0:38:35 CW: And so in the UK, for instance, we've had human rights-based challenges based on therapeutic use. We've had human rights challenges based on religious use. So somebody who was a Rastafarian who was caught taking Cannabis into their temple and kind of challenged that, unsuccessful in the UK. So we haven't been successful in terms of challenging our drugs laws. We don't have a [chuckle] good record in the UK in terms of drug policy in the courts or in our legislation. But cognitive liberty kind of takes it a step further. I guess, first of all, to emphasize that in terms of religious freedom, for example, like as I was saying, I genuinely think that the sort of the peak psychedelic experience is indistinguishable from the mystical experience that is described at the heart of all wisdom traditions. I think that sense of oneness, of being beyond space and time, of unity, that sense of transcendence, I think it's the same regardless of how you get there. I'm not saying you need psychedelics to get there, but I think that the experience that we're talking about... The importance of it I don't think can be overestimated because I think it's the peak human experience that you can have. So it's not that I'm in any way denigrating the religious freedom argument.

0:39:55 CW: I do think these laws are a breach of religious freedom and I really support the cases that are arguing for that. And as you mentioned, I'm on the Steering Committee for the Ayahuasca Defense Fund and they're very much concerned with trying to protect religious freedom through the courts using these rights-based arguments. And I'm involved in a UK group where we're kind of like an off-shoot doing that kind of work. But then cognitive liberty is really this idea that you shouldn't... Basically, that you shouldn't have to force your experiences into some kind of box. Like say this is a religious experience or I'm sick but that rather, that if we have the right to freedom of thought, then taking drugs is a way of... We're basically... We're made of chemicals, and so ingesting chemicals is a way of altering our chemical make-up. And so if we interfere with people's right to take drugs, it's a form of censorship. It's kind of preventing us from accessing the different mental landscapes we might otherwise be able to access. And so therefore, it's a kind of a direct assault on freedom of thought.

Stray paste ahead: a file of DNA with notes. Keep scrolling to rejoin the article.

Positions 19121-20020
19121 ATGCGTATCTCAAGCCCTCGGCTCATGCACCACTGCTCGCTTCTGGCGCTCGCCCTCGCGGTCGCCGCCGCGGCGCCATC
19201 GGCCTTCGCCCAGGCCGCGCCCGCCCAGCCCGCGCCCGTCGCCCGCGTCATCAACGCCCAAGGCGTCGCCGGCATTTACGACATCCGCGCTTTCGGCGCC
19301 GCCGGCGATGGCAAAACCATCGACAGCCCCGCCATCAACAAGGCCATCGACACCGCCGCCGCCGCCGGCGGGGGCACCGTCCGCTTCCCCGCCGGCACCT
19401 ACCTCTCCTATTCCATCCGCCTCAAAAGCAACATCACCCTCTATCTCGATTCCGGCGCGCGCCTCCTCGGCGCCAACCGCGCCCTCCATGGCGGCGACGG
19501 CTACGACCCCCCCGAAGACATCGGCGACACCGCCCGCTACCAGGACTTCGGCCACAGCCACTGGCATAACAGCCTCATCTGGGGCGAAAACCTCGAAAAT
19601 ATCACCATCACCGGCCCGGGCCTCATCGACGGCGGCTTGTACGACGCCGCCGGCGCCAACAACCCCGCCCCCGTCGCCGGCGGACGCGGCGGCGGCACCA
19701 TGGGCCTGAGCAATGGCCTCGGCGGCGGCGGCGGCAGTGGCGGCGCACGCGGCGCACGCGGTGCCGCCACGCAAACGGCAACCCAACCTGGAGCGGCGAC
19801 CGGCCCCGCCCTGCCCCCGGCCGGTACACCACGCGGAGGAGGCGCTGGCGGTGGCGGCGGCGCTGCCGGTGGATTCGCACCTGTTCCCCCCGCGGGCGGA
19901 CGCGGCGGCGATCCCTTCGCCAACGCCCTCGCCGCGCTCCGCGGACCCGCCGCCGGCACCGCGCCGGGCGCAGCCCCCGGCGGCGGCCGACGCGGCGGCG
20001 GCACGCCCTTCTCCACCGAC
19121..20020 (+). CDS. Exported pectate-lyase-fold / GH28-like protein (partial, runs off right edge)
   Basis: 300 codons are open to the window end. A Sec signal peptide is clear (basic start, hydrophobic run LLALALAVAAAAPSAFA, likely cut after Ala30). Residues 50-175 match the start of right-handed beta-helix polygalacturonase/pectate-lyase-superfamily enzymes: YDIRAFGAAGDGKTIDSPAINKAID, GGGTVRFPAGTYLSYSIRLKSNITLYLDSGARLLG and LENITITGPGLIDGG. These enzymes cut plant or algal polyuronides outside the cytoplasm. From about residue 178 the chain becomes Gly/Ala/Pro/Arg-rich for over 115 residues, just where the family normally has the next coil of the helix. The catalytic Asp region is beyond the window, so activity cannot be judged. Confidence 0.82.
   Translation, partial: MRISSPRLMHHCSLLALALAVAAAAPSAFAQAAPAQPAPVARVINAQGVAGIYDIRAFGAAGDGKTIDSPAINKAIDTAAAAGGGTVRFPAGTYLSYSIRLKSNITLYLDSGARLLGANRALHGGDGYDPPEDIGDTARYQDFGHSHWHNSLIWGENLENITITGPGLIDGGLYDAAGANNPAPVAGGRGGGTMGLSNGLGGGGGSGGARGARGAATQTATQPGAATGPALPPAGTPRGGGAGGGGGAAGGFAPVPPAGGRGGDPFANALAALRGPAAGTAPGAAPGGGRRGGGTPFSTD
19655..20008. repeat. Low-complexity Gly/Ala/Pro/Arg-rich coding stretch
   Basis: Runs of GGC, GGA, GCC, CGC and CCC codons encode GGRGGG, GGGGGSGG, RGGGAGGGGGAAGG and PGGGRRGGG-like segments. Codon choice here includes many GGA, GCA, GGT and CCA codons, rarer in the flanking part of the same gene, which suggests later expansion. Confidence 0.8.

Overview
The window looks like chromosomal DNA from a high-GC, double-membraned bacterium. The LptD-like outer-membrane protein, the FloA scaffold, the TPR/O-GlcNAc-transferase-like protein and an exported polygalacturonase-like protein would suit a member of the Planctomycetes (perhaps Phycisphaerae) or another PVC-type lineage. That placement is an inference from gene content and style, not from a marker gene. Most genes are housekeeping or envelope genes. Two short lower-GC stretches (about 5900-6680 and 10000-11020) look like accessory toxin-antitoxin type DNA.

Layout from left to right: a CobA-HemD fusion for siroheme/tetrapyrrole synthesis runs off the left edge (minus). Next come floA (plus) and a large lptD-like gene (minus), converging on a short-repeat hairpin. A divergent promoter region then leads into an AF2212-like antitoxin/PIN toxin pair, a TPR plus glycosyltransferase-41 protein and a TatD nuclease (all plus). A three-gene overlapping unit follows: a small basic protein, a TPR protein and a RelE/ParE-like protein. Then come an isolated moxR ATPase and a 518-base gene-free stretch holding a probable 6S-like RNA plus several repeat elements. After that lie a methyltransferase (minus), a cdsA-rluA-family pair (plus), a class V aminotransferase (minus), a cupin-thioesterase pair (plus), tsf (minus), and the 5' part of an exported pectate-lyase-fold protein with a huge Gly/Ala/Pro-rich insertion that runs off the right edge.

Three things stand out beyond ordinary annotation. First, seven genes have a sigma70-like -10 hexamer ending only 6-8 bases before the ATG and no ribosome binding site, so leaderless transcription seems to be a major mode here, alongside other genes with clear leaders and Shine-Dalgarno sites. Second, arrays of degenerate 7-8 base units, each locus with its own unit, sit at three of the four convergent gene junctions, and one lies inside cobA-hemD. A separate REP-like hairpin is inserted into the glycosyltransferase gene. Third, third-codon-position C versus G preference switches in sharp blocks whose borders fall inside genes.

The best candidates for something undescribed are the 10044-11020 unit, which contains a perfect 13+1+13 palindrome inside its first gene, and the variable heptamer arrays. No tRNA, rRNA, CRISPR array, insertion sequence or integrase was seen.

0:41:13 CW: And if you think like going back to... I just mentioned the Psychoactive Substances Act, they basically said they're prohibiting anything that's psychoactive, which is anything that affects our mental functioning or emotional state. So they're not even pretending that they're legislating against harm. There's no mention of harm, they're saying, "We're legislating against you taking substances that affect your mental functioning or emotional state." To me, that is, like I read those words and I sort of thought, I've spent years saying that drug policy is really about trying to control our mental states. And now they're explicitly saying it, it's absolutely bizarre. And I think... And I think this idea that you might have these incredibly kind of revelatory transcendental experiences on psychedelics, or you might just take some acid and play Zelda all day whilst giggling with your mates. And it doesn't, it shouldn't matter, because the basic point is, what is the role of... Or what should the relationship be between the state and the individual? And I think that the state should only be... It's not just me who thinks this, this is meant to be the central premise of criminal law, that the state should only pass criminal laws in order to prevent harm to others.

0:42:41 CW: And so, the drug laws just basically don't satisfy the central premise of the rule of law. If you've got the criminal law it basically... The criminal law gives the state license to purposefully inflict harm upon its own citizens. And so they should be really kind of cautious about bringing in criminal laws. You only want to be doing that where that's wholly necessary, not where somebody's mind has been changed. [chuckle] Maybe in a way that's like wholly... Wholly beneficial. So, yeah, coming from a rights-based perspective is this challenge that actually the drug laws breach people's human rights. And most of the human rights aren't absolute. So in other words that... You can say, "Well, okay, you've got the right to that. But if that interferes with my right to do this, or if that interferes with these other interests in society," then we're not like these atomized individuals, we're all interconnected. Some of the rights are absolute. The right to life is absolute, hence that's why we don't have the death penalty in Europe. But the right to freedom of thought, for example, isn't absolute.

0:43:49 CW: But in order to interfere with it, the courts should show that what you're doing poses some kind of risk to society. So whether that be a risk of crime or a risk to public health. And in the cases that have gone through the courts, they really haven't shown that. So the judiciary have basically been asked to see whether or not this legislation conflicts with human rights protections and they just kind of make this claim that, "Well, yes, your right to freedom is clearly being impinged upon," or, "Your right to freedom of religion is clearly being impinged upon. You can't take your kind of holy sacrament. But that's justified because if you did do that, then this would... It would cause a threat to society." And what they do is they just say that as like a rhetorical claim, whereas what they should actually be doing is... Or what the prosecution should be doing is proving that. You need to produce empirical data and you need to show that the harms caused by taking Ayahuasca in ceremony, for instance, outweigh the benefits that people claim to get from it, but they don't do that.